The New Orleans band talk about their new record and staying true to their tastes.

Photo of The Honorable South
The Honorable South

“I always send them stuff. I get on their nerves telling them what they should listen to,” says Ms. Charm Taylor, leader singer of the electro soul, rock n’ roll outfit The Honorable South. A proud collector of vinyl 45s, Taylor kickstarted the latest record, Faithful Brave & Honest, shortly after discovering a Bunker Hill track, “Hide & Go Seek,” and forcing her band mates to sit down and take a listen. Recorded on Taylor’s birthday (Check out the “Happy Birthday. Let’s go,” in the opening) the track, rearranged by guitarist and producer Danny Kartel, puts a New Orleans twist on old school rock, with brass sections, bounce flavorings, and a thick upright bass line springing throughout. It’s just one surprise on an album that constantly twists and turns, evading genres but cementing the band’s wild, unpredictable style. The Honorable South makes its first Jazz Fest appearance May 2 at 11:30 a.m. at the Samsung Galaxy Stage.

Faithful Brave & Honest pushes the eclectic rock and soul sound that earned the group’s sophomore record, I Love My Tribe, plenty of local praise. Tracks such as “St. Charles Parish” and “Faithful Brave & Honest” respectively infuse psychedelic-pop and folk, pushing the band further from any particular label. Taylor attributes the new album’s sound to “spending so much time together and being dedicated to figuring out where one another was coming from.” She continues, “It got to the point where I would be writing a song one night with Charles [bassist] and the next day, Danny would say, ‘Hey, I’ve got something you need to hear,’ and it would be the music for the song I had written the night before, without us having been in the same room.”


That came as a big hurdle for Danny Kartel, who spent most of his career producing hip-hop tracks with Beats By The Pound and The Medicine Men. Rock wasn’t his expertise, but after hearing Taylor’s voice, he believed that she “sounded like a rapper,” and soon joined the group. The connection isn’t hard to make when listening to Taylor’s cover of “Notorious Thugs” at the end of the track “The Weather” on I Love My Tribe. “It definitely helps to have a relationship with the producer who completely understands what you’re trying to accomplish,” says Taylor, “who knows what arrangements, what instruments give you chill bumps and really inspire you.”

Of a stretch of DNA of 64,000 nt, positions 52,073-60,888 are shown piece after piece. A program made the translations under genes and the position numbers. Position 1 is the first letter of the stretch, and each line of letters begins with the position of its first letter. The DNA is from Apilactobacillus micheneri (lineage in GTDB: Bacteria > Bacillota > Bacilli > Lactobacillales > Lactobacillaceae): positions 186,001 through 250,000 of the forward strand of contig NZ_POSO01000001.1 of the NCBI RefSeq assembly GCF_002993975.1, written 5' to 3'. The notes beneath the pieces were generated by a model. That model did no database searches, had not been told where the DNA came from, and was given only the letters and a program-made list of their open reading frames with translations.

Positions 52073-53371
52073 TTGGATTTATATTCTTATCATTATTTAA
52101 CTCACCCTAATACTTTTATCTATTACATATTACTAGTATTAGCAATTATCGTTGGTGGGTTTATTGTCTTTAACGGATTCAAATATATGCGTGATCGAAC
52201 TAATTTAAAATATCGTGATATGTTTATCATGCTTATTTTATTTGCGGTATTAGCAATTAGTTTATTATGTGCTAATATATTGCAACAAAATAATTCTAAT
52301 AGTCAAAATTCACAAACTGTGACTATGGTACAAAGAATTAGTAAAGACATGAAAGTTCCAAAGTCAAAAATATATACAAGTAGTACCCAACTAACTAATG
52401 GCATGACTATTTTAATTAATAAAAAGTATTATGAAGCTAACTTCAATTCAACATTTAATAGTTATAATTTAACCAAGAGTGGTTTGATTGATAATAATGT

Aside from the band’s sound, Taylor’s bold lyrics are the next element that sticks with listeners. “I consider myself an Americana-style writer,” says the lead singer. “I do a lot of listening to people with my eyes and imagine their stories. Some songs on the record are purely conjectures of people's situations that I perceive. We all do it when we assume that we know what’s going on across the room from us.” Taylor also cites ‘90s southern hip-hop as a direct influence on her lyrics, stating, “My writing really evolved once I started integrating the stylistic choices a lot of those southern rappers were making.”

A West Coast native, Taylor first came to the Crescent City on a post-Katrina housing development project and instantly fell for the city’s personality. She explains that the band’s name is “an ode to the fact that the city of New Orleans is kind of a standout place in the South, and in the country period. I think that the celebratory spirit and commitment to resilience are very honorable traits.” After finishing school in L.A., Taylor moved back to New Orleans working as a middle school history and writing teacher. Just a year after her return, she met up with guitarist Matthew Rosenbeck. “One of our mutual friends had a spoken word performance and we both kind of became bored and started a conversation,” says Taylor. After discussing their mutual admiration of Modest Mouse, soul, rock, and experimental electronic, the duo immediately decided to start making music. “I was like, ‘Wow, man. Why are we still here right now? This isn’t ordinary and obviously we are a little off kilter.” Off kilter might be an appropriate adjective to describe the group, but three albums later and with multiple festival bookings in store, their unorthodox and high energy rock n’ roll has proven to be a winning combination.